Posts Tagged family synod
Given the blindingly obvious fact that there are deep divisions at the 2015 Synod of Bishops, various ways of analyzing those fault lines have been proposed. Some see them in terms of the difference between a deductive and inductive approach, some between meeting the world halfway versus not being swallowed up by it, and so on.
“As the synod rolls into its second week (week of Oct. 12), yet another way of understanding the fundamental divide is coming into focus: The gap between those who believe the demands of classic Catholic teaching on sex, marriage, and the family may be unrealistic or inappropriate for some share of the contemporary population, and those convinced that it’s widely attainable in the here-and-now.
“Perhaps one could call the latter position the “Yes We Can!’ brigade at the 2015 synod.”
By John L. Allen, Jr., Cruxnow.com — Click here to read the rest of this commentary.
Pope Francis on Sunday (Oct. 4) told bishops gathered at the Vatican for the opening of a synod on family issues that the church must stay true to its teachings on the ‘indissolubility’ of marriage between a man and a woman. But he also called on them to be sensitive to the complexity of modern society and not be judgmental of it — and to ‘seek out and care for hurting couples with the balm of acceptance and mercy.’
“The church must be a bridge, not a roadblock, for the faithful, the pope said in his homily during the ceremonial Mass in St. Peter’s Basilica that signaled the beginning of the three-week council, in which bishops from around the world will discuss how the church should respond to the needs of the modern Catholic family.”
By Elisabetta Povoledo, The New York Times — Click here to read the rest of this story.
As we continue to assess the effects of Pope Francis’ first U.S. visit and look forward to the opening in a couple of days of the Bishops’ Synod on the Family. we get this interesting take on events from Daniel Burke at CNN.
The day before Pope Francis met anti-gay county clerk Kim Davis in Washington last week, he held a private meeting with a longtime friend from Argentina who has been in a same-sex relationship for 19 years.
“Yayo Grassi, an openly gay man, brought his partner, Iwan, as well (as) several other friends to the Vatican Embassy on September 23 for a brief visit with the Pope. A video of the meeting shows Grassi and Francis greeting each other with a warm hug.
“In an exclusive interview with CNN, Grassi declined to disclose details about the short visit, but said it was arranged personally by the Pope via email in the weeks ahead of Francis’ highly anticipated visit to the United States.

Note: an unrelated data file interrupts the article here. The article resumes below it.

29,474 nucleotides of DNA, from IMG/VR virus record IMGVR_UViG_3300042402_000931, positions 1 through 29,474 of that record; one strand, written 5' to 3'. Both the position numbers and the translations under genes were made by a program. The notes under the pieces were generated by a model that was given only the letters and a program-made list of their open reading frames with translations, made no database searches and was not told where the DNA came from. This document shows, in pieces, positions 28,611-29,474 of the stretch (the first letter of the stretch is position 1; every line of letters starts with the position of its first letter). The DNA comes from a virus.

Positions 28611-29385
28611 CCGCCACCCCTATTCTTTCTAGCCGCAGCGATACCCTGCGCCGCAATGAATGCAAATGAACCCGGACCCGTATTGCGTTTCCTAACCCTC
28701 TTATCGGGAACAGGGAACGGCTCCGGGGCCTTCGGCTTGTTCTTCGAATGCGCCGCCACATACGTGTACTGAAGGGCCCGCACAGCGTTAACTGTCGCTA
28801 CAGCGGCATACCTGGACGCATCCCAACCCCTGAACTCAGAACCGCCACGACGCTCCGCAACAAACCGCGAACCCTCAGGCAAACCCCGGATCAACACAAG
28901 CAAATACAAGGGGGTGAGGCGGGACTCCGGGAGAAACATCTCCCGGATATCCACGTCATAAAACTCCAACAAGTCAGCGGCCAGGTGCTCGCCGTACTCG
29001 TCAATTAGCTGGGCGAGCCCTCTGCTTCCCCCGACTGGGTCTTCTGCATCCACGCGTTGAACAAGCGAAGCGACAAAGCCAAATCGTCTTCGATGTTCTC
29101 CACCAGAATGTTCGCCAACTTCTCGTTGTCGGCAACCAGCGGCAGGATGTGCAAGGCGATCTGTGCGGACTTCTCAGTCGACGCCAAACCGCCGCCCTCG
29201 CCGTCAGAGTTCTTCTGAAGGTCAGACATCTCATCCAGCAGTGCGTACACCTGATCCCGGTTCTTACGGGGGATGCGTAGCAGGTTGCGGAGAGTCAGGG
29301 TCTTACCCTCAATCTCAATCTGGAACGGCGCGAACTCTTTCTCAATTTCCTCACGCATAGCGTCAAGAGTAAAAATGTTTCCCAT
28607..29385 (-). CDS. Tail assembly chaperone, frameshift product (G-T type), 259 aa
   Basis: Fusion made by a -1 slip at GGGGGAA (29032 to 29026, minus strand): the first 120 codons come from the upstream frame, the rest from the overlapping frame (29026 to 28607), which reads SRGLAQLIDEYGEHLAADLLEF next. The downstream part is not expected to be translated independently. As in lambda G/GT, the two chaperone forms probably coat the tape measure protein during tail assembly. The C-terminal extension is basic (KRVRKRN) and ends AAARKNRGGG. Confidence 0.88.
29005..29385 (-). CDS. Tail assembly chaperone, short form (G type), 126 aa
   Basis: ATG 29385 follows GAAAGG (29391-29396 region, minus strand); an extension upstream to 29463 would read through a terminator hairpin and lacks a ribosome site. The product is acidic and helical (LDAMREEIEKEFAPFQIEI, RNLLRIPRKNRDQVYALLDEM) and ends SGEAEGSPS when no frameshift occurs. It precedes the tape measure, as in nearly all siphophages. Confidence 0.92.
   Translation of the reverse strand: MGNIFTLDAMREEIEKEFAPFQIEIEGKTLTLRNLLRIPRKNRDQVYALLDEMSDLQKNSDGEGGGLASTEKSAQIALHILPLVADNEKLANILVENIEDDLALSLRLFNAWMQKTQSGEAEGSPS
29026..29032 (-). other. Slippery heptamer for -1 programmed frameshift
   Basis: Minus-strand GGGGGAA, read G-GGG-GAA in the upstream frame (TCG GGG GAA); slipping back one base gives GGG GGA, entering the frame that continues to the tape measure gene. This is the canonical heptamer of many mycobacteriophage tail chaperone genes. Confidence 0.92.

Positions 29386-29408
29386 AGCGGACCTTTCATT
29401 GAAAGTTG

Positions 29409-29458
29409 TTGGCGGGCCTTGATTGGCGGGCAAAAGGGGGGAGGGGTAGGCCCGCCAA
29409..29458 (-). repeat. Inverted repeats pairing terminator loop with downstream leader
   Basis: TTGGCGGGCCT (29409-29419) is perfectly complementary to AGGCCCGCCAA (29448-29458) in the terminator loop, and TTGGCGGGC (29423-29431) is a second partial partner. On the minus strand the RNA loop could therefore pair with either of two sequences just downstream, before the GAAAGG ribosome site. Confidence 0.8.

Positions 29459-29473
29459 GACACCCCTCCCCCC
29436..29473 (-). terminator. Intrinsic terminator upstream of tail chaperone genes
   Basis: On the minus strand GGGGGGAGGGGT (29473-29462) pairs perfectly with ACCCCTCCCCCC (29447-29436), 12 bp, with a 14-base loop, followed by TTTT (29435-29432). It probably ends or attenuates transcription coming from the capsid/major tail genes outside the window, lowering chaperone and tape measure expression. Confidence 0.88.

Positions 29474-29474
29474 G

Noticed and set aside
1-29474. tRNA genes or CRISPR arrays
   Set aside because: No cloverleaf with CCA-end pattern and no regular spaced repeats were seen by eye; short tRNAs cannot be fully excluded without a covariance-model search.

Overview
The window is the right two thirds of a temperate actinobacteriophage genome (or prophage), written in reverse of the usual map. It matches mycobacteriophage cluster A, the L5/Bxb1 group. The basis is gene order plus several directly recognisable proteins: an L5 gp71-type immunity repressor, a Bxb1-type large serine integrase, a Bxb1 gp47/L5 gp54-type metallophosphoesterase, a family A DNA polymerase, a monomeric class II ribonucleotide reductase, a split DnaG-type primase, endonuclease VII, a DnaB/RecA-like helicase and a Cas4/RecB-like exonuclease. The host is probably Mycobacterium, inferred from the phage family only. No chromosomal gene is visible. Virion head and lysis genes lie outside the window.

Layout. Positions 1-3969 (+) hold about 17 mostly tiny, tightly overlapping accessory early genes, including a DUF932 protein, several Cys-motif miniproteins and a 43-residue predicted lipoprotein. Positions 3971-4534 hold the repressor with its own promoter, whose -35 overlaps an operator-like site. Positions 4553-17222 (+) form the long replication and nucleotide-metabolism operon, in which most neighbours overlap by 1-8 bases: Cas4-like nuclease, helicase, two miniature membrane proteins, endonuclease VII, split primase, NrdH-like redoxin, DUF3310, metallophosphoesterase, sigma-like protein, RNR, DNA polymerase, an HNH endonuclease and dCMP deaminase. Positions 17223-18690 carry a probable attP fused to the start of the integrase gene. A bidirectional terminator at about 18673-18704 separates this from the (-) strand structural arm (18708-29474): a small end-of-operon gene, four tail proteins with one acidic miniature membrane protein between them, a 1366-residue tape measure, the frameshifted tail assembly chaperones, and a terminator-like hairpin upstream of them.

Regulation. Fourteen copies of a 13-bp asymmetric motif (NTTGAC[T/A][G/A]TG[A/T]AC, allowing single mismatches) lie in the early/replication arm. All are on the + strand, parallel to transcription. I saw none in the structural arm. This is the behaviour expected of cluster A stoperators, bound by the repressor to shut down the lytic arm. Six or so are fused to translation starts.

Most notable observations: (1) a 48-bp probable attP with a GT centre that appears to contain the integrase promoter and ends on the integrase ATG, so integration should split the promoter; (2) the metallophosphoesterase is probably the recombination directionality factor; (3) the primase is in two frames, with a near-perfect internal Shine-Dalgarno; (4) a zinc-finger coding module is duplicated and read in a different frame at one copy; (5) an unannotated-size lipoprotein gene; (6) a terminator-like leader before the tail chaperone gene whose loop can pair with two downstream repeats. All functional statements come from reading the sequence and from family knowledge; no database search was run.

“‘Three weeks before the trip, he called me on the phone and said he would love to give me a hug,’ Grassi said.
“The meeting between Grassi and the Pope adds another intriguing twist to the strange aftermath of Francis’ first-ever trip to the United States. Since news broke on Tuesday (Sept. 29) of Francis’ meeting with Davis, conservatives have cheered the seemingly implicit endorsement, while liberals have questioned how much the Pope knew about her case.
“In a statement on Friday, the Vatican said that the meeting with Davis was not intended as a show of support for her cause and said “the only real audience granted by the Pope at the nunciature (embassy) was with one of his former students and his family.'”
By Daniel Burke, CNN Religion Editor — Click here to read the rest of this story.
New family synod document a mixture of welcome, criticism of modern life / National Catholic Reporter
The Vatican document outlining the initial working positions for October’s highly anticipated global meeting of bishops on family life issues offers little to no clear indication of how world prelates have responded to Pope Francis’ call to openly discuss difficult issues facing families, such as divorce and remarriage.
“The document, which many anticipate as a possible barometer for how the bishops’ discussions at the fall event might evolve, instead mainly focuses on restating many positions adopted at the meeting held last year with an occasional emphasis on showing mercy to those facing burdensome situations.
“The document also appears to reiterate some of the culture-war language that has sometimes marked the church’s language in recent decades and reaffirms the church’s moral teaching in several areas, including the prohibition on the use of birth control.
“It also does not seem to offer substantially new options for divorced and remarried people seeking the ability to take Communion in the church.”
By Joshua J. McElwee, National Catholic Reporter — Click here to read the rest of this story.